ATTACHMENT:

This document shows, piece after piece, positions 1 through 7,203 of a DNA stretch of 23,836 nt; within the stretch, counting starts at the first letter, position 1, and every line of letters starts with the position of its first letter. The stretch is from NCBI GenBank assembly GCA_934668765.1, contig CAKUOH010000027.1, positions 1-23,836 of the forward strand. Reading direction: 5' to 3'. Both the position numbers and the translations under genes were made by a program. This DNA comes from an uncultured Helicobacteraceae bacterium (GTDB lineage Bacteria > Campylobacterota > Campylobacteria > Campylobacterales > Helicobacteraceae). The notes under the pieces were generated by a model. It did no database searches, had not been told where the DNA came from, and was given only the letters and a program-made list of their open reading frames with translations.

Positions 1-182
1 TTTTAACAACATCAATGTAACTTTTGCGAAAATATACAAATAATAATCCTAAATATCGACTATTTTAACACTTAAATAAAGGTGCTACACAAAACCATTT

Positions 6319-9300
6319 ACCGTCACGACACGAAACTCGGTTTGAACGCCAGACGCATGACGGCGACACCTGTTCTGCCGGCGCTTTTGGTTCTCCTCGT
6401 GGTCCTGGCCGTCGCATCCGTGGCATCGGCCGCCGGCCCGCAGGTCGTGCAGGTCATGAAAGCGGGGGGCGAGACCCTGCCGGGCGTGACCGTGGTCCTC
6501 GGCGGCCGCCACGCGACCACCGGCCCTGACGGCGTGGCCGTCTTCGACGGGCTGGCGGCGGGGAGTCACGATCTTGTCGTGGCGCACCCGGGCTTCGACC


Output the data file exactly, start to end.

This document shows, piece after piece, positions 1 through 7,203 of a DNA stretch of 23,836 nt; within the stretch, counting starts at the first letter, position 1, and every line of letters starts with the position of its first letter. The stretch is from NCBI GenBank assembly GCA_934668765.1, contig CAKUOH010000027.1, positions 1-23,836 of the forward strand. Reading direction: 5' to 3'. Both the position numbers and the translations under genes were made by a program. This DNA comes from an uncultured Helicobacteraceae bacterium (GTDB lineage Bacteria > Campylobacterota > Campylobacteria > Campylobacterales > Helicobacteraceae). The notes under the pieces were generated by a model. It did no database searches, had not been told where the DNA came from, and was given only the letters and a program-made list of their open reading frames with translations.

Positions 1-182
1 TTTTAACAACATCAATGTAACTTTTGCGAAAATATACAAATAATAATCCTAAATATCGACTATTTTAACACTTAAATAAAGGTGCTACACAAAACCATTT

Positions 6319-9300
6319 ACCGTCACGACACGAAACTCGGTTTGAACGCCAGACGCATGACGGCGACACCTGTTCTGCCGGCGCTTTTGGTTCTCCTCGT
6401 GGTCCTGGCCGTCGCATCCGTGGCATCGGCCGCCGGCCCGCAGGTCGTGCAGGTCATGAAAGCGGGGGGCGAGACCCTGCCGGGCGTGACCGTGGTCCTC
6501 GGCGGCCGCCACGCGACCACCGGCCCTGACGGCGTGGCCGTCTTCGACGGGCTGGCGGCGGGGAGTCACGATCTTGTCGTGGCGCACCCGGGCTTCGACC